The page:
Last summer, I think it was, a bunch of paper fliers showed up around town. They were on white letter-size printer paper, and they had a message hand-written on them in what appeared to be highlighter:
“You Are Not Your Ego.”
This is a regrettably common sentiment among the creative types; the idea that the Id is somehow the true self and that the Ego is harmful or not a real part of you because it restrains the Id out of a sense of fear.
Okay, before I go on, I want everyone to know that I have no background in psychology, and in fact am a community college drop out. It’s important to understand that I do not at all know what I’m talking about here.
Okay, so I think that people who dispense this claptrap do it with the best of intentions, I really do. But I feel like either a) the people who do so don’t understand Freud’s Structural Model and are using the words incorrectly; b) that it’s a side effect of an aspirational approach toward human thought and behavior that is not just wrong, but also damaging; or c) both of the above.
So let’s talk terms.
The Id, as Freud described it, is a mass of instinctual desires. It is the only part of the structural model that we are born with. It drives libido, aggression, hunger, all of those things that are more or less common to all animals. It will not tolerate delayed gratification, it wants what it wants immediately and there is no reasoning with it. Infants have no moderating influence; they are just Id… so if they are hungry and are not fed, they cry. They cannot tolerate the conflict between the desire and the availability of the object of that desire. I’m sure that you can see, particularly in adults, how the Id can be capable of a lot of darkness and danger. This is why it terrifies me when people assert that the Id is the true self.
The Ego moderates the desires of the Id with reality, and seeks to satisfy those desires in the least harmful way possible. For instance, the Ego is responsible for enabling us to not just take what we want, but to purchase it instead. The Ego restrains the Id, and as it does so, it fulfills basic and genuine needs. Functions such as cognition, judgement, intellect and memory reside in the Ego. The Ego is the root of conscious awareness, and of a sense of self.
For the sake of completion, the Super Ego is the portion of the psyche that internalizes societal rules and expectations. It is where morality and feelings of guilt come from. It restrains the Id, galvanizing the psyche toward morally and socially appropriate actions. The Ego mediates between the Id and the Super Ego.
It’s worth noting at this point that as I understand it, Freud’s structural model is no longer in use in practical psychology, or if it is, it’s generally not used in the way that it was originally conceived. Freud had some odd ideas about human psychology that are too firmly based in gender and sexuality to be of much use in modern psychology. Still, if you’re going to use words, you should probably know what they mean.
The fact of the matter is, we are very much our Ego. As seen from my brief and inexpert description above, the Ego acts in a conciliatory and defensive way, and some of the strategies that it employs may be deceptive in nature, but that doesn’t mean that the Ego somehow doesn’t exist, or can be excised from the psyche. The strategies that it employs are employed in the pursuit of fulfilling very real and valid psychological needs. Moreover, the ego is what makes us people, rather than a collection of desires and social directives.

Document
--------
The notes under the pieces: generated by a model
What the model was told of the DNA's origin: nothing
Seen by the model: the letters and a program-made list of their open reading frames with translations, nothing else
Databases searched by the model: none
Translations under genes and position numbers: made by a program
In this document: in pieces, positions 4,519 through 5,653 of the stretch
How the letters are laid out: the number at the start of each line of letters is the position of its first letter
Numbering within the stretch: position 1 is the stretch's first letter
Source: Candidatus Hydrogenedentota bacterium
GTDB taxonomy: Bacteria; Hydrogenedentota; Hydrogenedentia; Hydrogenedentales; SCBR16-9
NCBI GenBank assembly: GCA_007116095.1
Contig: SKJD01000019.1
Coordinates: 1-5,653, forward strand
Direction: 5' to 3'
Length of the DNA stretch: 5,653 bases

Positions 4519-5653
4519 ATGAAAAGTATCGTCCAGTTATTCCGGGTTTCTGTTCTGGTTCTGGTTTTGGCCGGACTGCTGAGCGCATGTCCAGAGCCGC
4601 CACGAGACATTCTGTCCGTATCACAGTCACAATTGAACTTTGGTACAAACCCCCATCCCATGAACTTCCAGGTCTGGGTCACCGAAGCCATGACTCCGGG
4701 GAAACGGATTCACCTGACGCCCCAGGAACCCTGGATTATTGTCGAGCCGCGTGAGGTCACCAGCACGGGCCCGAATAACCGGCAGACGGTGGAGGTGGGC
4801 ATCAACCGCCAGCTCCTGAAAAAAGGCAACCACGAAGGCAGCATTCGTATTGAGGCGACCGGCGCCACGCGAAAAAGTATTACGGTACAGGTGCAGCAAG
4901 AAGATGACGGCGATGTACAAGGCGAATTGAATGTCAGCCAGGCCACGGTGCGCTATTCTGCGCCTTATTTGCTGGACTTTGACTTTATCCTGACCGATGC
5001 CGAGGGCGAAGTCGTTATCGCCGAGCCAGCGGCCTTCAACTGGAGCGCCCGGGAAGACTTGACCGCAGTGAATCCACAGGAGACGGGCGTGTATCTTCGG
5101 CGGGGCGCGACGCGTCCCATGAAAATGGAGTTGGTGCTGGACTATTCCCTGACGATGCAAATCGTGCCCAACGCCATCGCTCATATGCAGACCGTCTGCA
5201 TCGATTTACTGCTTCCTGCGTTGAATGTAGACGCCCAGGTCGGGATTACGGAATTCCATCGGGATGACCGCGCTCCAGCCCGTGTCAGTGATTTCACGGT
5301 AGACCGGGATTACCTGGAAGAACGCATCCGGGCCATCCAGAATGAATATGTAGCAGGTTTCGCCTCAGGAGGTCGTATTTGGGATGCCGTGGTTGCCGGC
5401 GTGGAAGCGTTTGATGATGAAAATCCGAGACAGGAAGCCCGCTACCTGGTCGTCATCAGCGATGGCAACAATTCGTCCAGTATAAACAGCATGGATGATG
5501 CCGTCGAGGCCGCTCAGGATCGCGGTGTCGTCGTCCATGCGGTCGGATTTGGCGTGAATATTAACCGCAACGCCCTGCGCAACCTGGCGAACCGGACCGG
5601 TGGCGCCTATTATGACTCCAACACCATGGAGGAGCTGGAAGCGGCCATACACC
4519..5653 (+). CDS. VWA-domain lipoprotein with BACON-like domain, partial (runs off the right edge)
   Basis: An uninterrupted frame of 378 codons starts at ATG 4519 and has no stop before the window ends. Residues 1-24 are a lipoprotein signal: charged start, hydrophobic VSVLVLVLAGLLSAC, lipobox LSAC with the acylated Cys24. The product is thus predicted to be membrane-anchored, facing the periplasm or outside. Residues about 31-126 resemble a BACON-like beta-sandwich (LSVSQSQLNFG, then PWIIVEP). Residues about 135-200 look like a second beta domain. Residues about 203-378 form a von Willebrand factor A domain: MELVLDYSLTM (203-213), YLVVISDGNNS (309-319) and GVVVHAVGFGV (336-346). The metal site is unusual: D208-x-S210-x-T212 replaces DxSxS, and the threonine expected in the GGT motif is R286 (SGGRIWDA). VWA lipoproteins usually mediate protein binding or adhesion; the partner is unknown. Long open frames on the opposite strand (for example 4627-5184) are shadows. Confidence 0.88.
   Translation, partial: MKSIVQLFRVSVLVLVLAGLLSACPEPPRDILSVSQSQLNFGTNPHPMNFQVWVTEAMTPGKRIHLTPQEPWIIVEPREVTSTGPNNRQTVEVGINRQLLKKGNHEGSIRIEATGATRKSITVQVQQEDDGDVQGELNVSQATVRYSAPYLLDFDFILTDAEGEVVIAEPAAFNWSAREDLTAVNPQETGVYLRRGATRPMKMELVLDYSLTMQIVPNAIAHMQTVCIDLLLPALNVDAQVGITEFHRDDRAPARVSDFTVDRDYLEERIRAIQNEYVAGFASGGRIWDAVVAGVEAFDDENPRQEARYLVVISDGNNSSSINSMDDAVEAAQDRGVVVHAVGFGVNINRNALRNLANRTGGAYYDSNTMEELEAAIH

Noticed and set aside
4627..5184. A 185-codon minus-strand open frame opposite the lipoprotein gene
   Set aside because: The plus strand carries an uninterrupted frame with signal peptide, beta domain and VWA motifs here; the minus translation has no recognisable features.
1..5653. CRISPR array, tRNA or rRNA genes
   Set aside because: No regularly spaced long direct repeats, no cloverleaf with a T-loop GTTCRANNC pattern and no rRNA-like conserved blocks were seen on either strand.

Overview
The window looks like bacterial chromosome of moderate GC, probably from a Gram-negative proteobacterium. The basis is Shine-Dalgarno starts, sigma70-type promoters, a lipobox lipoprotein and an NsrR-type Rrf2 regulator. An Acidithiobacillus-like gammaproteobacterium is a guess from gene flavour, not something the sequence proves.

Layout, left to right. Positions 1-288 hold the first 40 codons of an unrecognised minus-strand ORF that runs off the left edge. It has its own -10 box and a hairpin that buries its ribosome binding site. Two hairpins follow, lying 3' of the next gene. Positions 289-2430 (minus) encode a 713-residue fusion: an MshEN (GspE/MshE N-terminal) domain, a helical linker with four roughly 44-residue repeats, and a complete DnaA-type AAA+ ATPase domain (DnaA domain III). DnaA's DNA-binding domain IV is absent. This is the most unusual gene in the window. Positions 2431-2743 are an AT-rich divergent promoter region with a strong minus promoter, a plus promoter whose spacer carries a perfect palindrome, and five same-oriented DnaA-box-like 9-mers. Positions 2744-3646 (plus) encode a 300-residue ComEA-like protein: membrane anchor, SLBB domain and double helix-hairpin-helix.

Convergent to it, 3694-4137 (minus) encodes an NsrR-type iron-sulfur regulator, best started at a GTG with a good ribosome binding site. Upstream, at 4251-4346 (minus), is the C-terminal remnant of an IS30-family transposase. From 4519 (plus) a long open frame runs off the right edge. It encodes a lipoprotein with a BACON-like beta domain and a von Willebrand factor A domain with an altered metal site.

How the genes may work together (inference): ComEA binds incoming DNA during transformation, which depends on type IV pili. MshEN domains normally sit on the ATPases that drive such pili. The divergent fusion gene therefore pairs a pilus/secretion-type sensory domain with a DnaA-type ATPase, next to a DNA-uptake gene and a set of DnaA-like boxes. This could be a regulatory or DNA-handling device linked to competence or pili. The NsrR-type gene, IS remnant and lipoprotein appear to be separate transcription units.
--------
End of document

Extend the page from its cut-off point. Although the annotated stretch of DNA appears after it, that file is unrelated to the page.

This idea that we are not our ego is well-intentioned, but incorrect and in the end probably damaging. It’s a sort of a hippy-dippy notion that says that you can have whatever you want and can be whatever you want to be if you live without fear. This on the surface is a benign statement that some may find inspirational, but it’s yet another aspect of the sort of aspirational thinking that seems to come in cycles in western culture.
The most extreme example of this that I’ve encountered is The Secret: a book and a film that propose that one can have whatever one wants through the miracle of positive thinking. This of course leaves people dying of cancer bearing up under the burden of not having thought positively enough to cure their cancer, or the homeless person not having thought positively enough to bring himself a modicum of prosperity.
I feel like I’ve been writing about this a lot lately. What I’m saying is this: while it might seem harmless to espouse this living without fear as an ideal, the reality is that these fears, these dangers, and these risks all exist, and are valid. To insist that the ideal way to be is to exist outside of them is to insist that the ideal existence is outside of humanity, and this sort of thinking is why I left religion. This view of life as a struggle toward unattainable goals sets all of us up for failure.
The doctrine of the positive thinking movement does not set us up with the tools that we need to deal with the darkness and the horror that exist in the world… instead, it seeks to distract us with work that will never be finished, like Sisyphus and his stone, and we never give ourselves the opportunity to feel and work through those feelings, and this activity, this experience and internalization and rationalization of horror is a big part of what being a person is.
People are not perfect; they were never intended to be and not one of us every will be. We are all just people; and we are all a little monstrous. We are all terribly terribly flawed, and we are just thrashing in the mud and struggling to find or make a place in the world for ourselves. And to expect ourselves or anyone else to be anything more than that is not just wrong… it’s cruel.
We are all our egos.